90,000 Lays in ears: what to do?

22 July 2016


One of the most common causes is the pressure drop that occurs both at high altitude and at depth.The ear in such conditions cannot readjust so quickly, and the eardrum begins to press into the Eustachian tube, which balances the pressure inside the auricle, and your ears start to block. After a while, the congestion goes away, but the phenomenon itself may be accompanied by pain in some cases.

Less commonly, problems with some internal organs can be the causes of ear blockages. For example, an inflammatory process in the auditory tube of the ear (eustachitis) occurs as a result of a cold or a simple runny nose.Therefore, if your ears are blocked during a cold, it is best to consult an ENT. Eustachitis can also develop due to polyps in the nose, sinusitis, overgrown adenoids or curvature of the septum. Most often, these causes of Eustachitis cause ear congestion in children.

If you do not climb to a height or depth, and you do not have a cold, but your ears still stick, the reasons may lie in hearing impairment – deafness. It occurs due to damage to the auditory nerve, to which blood does not flow well.Many do not pay attention to the problem, although the main signs are quite noticeable – hearing impairment and ear congestion.

Heart problems, hypertension, coronary artery disease and a number of traumatic brain injuries can also cause ear congestion.

Ears can still be blocked due to otitis media suffered in childhood. Adhesions could form in the eardrums, which led to a deterioration in their mobility. In this case, the problem of ear congestion constantly worries, and you need to see a doctor.

What to do?

• Open your mouth several times in a row as if you were yawning;

• If problem persists, close your mouth and pinch your nose and hold your breath;

• Take a lollipop or candy and start sucking it, while actively swallowing saliva;

• Drink water in small sips;

• If your ears get stuck due to deep swimming, pinch your nose with your fingers and try to blow water out of your ear – this will reduce pain, but if this happens again, you need to see a doctor urgently.

Anyone can get an ear, but the reasons are not always harmless. Treat yourself and your health responsibly and attentively, so you can save yourself from many problems.

About Polyclinic No. 2 named after Semashko

Quite often, people are worried about hearing loss: they heard well, but suddenly after swimming in the sea, or washing their hair, or swimming in the pool, they “lost their hearing.” What could it be? Otitis media, sulfur plug, water that has not been evacuated. In any case, a doctor’s examination is necessary, i.e.because self-medication often leads to a worsening of the situation. A man, hoping that he has a sulfur plug, is trying to “pull out” it on his own. Sometimes it works, but it happens that it pushes it deeper, and then suffers for a long time, tk. hearing loss worries him. We must not wait, but go to the doctor for an examination. After all, how long can you walk with a sulfur plug or with otitis media ?!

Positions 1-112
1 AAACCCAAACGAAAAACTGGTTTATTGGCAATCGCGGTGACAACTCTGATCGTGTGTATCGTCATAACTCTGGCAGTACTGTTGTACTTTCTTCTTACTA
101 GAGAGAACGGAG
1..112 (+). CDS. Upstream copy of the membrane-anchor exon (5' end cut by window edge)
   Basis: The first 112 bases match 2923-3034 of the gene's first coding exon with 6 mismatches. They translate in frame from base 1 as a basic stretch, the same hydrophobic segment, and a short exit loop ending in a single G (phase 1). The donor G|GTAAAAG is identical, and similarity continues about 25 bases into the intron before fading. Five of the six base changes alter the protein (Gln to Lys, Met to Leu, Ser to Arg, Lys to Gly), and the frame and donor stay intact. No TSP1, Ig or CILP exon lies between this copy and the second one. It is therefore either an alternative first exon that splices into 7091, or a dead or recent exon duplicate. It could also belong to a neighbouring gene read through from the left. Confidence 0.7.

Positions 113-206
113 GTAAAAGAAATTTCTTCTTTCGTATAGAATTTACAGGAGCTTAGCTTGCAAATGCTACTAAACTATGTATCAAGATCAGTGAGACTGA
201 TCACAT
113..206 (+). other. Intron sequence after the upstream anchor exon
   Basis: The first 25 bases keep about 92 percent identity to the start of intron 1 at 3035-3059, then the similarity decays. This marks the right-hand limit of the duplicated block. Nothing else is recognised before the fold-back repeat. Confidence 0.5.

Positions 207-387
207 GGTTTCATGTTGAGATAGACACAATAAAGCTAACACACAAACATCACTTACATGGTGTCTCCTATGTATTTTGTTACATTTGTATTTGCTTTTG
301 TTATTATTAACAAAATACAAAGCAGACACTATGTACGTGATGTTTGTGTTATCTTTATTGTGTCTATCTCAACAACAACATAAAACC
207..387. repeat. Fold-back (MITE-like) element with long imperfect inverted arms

Sulfur plug is formed due to the accumulation of sulfur with increased secretion of sulfuric glands. In a normal state, the sulfur is removed on its own.The retention of sulfur is facilitated by the narrowness and tortuosity of the ear canal, as well as the increased viscosity of sulfur. Sulfur plug may not cause any sensations, but it is enough for a small amount of water to enter the ear (when washing the head, diving, bathing), as the plug swells, hearing suddenly decreases sharply, there is a feeling of congestion and noise in the ear. The plug can put pressure on the eardrum, causing pain and dizziness. All these symptoms disappear after the removal of the sulfur plug by an otolaryngologist.

Sulfur plug can occur in any person; in ENT practice, it occurs in 10-15% of all patients, or even more. Sulfur plug can form at any age, more often in the elderly, but it is not uncommon for a young person to have a sulfur plug.

Attempts to remove the sulfur plug on their own with “improvised” means (sharp objects, hairpins, the tip of a rolled towel, a cotton swab) usually leads to pushing the sulfur into the depths of the ear canal and even injuries to the ear canal and eardrum.

You can use anti-inflammatory drugs for pain in the ears, but they can even more “block” the ear canal, respectively, increased congestion in the ear. And long-term presence of the drug in the ear will cause reactive edema of the skin of the ear canal and tympanic membrane, which, in turn, will require extended therapy.